PTU-102 Are we compliant with NCEPOD guidance for gastrointestinal bleeding (GIB)?

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GI bleeding is a common emergency. NCEPOD 2015 guidance recommends Consultant input within 1 hour, to both major upper and lower GIB; performance of endoscopy within 24 hours for all patients, and within 2 hours of stability in haemodynamically unstable patients. This guidance was incorporated into our local Trust GI bleed pathway. We have a 24/7 GIB on call rota and inpatient endoscopy lists 6 days/week. We have previously used our electronic endoscopy requesting system to identify the source of any delays in performing endoscopy. Following this we modified vetting and booking practices. We aimed to audit compliance with NCEPOD guidance and against our previous audits.


Data were prospectively collated over 4 weeks from 6/2/17 to 5/3/17. Major GI bleeds were identified with either Glasgow Blatchford Score (GBS) score >8 or pre-endoscopy Rockall>5 or Shock index >1. Information was extracted from the hospital electronic health record and the Unisoft endoscopy reporting tool.


42 patients presented with upper GIB (UGIB) and 9 with lower GIB (LGIB). 95% of patients with UGIB had a pre-endoscopy Rockall score documented, compared to 83.3% post endoscopy. Shock index was documented in 82.3% of all GIB patients.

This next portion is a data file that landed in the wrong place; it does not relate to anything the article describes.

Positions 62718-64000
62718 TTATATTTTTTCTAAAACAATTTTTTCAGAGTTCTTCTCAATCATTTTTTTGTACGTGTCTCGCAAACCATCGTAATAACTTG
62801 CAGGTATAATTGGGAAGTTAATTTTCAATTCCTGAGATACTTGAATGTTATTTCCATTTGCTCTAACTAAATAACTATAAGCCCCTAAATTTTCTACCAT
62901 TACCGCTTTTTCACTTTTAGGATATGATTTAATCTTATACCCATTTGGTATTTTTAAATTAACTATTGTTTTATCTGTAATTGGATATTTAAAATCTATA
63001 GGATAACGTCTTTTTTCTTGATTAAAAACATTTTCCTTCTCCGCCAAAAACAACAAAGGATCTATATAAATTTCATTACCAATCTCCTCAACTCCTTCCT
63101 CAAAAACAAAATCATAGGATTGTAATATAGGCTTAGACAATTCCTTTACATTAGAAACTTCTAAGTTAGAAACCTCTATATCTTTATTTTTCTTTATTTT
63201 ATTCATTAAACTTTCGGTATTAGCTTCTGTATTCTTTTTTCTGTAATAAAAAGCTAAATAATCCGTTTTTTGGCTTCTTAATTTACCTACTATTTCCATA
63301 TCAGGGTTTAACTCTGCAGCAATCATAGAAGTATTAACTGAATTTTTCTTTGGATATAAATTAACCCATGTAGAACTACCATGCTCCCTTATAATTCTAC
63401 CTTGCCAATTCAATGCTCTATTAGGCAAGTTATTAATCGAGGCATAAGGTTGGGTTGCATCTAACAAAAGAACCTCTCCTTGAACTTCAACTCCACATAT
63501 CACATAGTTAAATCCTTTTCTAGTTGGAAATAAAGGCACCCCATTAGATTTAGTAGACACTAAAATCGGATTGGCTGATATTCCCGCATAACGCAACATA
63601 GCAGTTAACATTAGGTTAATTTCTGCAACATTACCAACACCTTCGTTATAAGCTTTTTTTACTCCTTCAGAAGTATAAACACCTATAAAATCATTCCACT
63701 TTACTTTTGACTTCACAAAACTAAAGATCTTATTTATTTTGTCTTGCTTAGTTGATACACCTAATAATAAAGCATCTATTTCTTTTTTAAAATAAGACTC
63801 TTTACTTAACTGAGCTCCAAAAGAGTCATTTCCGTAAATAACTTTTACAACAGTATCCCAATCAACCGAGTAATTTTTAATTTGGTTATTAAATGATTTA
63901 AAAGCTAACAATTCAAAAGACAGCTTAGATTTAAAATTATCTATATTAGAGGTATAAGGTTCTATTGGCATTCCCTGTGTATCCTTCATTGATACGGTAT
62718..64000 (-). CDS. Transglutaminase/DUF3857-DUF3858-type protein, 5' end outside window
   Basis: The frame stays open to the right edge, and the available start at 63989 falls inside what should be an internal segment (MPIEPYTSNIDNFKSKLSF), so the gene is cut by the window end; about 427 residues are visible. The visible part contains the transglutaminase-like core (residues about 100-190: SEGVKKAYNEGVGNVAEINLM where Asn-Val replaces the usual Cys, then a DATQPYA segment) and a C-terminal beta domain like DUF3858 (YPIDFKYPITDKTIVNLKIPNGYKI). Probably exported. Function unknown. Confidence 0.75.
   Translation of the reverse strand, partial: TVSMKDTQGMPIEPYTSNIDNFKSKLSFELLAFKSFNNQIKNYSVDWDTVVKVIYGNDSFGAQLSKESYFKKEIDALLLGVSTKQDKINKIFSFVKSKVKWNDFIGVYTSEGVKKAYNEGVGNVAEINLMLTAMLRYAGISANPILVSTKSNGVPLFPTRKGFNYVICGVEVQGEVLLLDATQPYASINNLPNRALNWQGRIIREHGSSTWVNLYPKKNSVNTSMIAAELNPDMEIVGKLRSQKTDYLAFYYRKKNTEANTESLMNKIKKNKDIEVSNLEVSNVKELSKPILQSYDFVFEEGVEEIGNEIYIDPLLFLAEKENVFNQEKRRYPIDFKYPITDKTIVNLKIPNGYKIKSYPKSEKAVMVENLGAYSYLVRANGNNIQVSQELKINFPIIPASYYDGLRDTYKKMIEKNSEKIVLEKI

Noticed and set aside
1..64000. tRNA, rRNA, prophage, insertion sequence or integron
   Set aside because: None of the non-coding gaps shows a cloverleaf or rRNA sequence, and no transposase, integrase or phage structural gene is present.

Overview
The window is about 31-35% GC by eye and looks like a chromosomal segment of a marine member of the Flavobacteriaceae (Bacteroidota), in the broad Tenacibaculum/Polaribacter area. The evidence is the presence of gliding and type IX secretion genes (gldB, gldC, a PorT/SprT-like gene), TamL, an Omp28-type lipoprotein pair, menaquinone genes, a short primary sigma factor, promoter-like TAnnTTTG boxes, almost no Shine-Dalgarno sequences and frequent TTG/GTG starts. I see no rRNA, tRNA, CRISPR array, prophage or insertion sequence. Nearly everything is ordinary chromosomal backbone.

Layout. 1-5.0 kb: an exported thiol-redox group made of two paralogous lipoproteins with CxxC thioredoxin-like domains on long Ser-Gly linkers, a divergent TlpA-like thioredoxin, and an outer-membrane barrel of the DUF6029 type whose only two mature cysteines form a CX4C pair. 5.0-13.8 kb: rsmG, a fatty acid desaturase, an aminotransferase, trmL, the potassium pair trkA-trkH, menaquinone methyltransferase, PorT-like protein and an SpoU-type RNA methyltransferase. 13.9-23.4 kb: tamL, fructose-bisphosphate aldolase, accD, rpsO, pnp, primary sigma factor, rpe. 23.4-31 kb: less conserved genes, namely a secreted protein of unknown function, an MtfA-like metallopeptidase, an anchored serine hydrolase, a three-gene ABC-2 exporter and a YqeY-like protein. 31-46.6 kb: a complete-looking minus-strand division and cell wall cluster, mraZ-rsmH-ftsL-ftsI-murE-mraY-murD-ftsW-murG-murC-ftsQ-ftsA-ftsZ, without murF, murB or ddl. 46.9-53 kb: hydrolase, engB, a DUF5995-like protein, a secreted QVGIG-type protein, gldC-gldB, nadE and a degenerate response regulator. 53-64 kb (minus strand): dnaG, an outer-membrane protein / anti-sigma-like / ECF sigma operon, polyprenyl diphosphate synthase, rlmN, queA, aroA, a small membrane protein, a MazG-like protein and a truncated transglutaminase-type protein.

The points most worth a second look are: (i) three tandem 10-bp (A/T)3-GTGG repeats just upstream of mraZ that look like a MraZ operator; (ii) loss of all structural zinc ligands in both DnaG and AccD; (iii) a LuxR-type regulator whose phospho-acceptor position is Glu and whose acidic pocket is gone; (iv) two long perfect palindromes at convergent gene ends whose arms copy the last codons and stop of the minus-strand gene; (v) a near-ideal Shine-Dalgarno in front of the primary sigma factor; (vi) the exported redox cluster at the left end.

66.7% of patients with LGIB had a PR exam and only 33.3% also underwent proctoscopy. 66.7% of patients had a flexible sigmoidoscopy and 33.3% had a colonoscopy.


15/51 of patients presented with major GIB, all of which were upper GIBs. 10/15 of these patients were discussed with the on-call Gastroenterologist within 1 hour (66.7% compliance). No patients presented with a major lower or upper GIB, with haemodynamic instability, during this time frame.


80.4% underwent endoscopy within 24 hours. Table 1 demonstrates the breakdown of the mean cumulative length of time between each stage, from admission to undergoing endoscopy.


Our audit demonstrates improved compliance with NCEPOD and NICE guidance. Following changes to the endoscopy requesting process, the% of patients undergoing endoscopy within 24 hours has improved (26% vs 80.4% in this re-audit). However, the incorporation of LGIB into the pathway revealed poor rates of compliance with proctoscopy and PR examination. Better communication is necessary between the surgical and medical teams for patients presenting with LGIB. Rapid Consultant Gastroenterologist input to patients with a major GIB happens frequently but needs further improvement. The introduction of an on call Gastroenterology baton telephone, and junior doctor education have been used to support the on call medical registrar with this.

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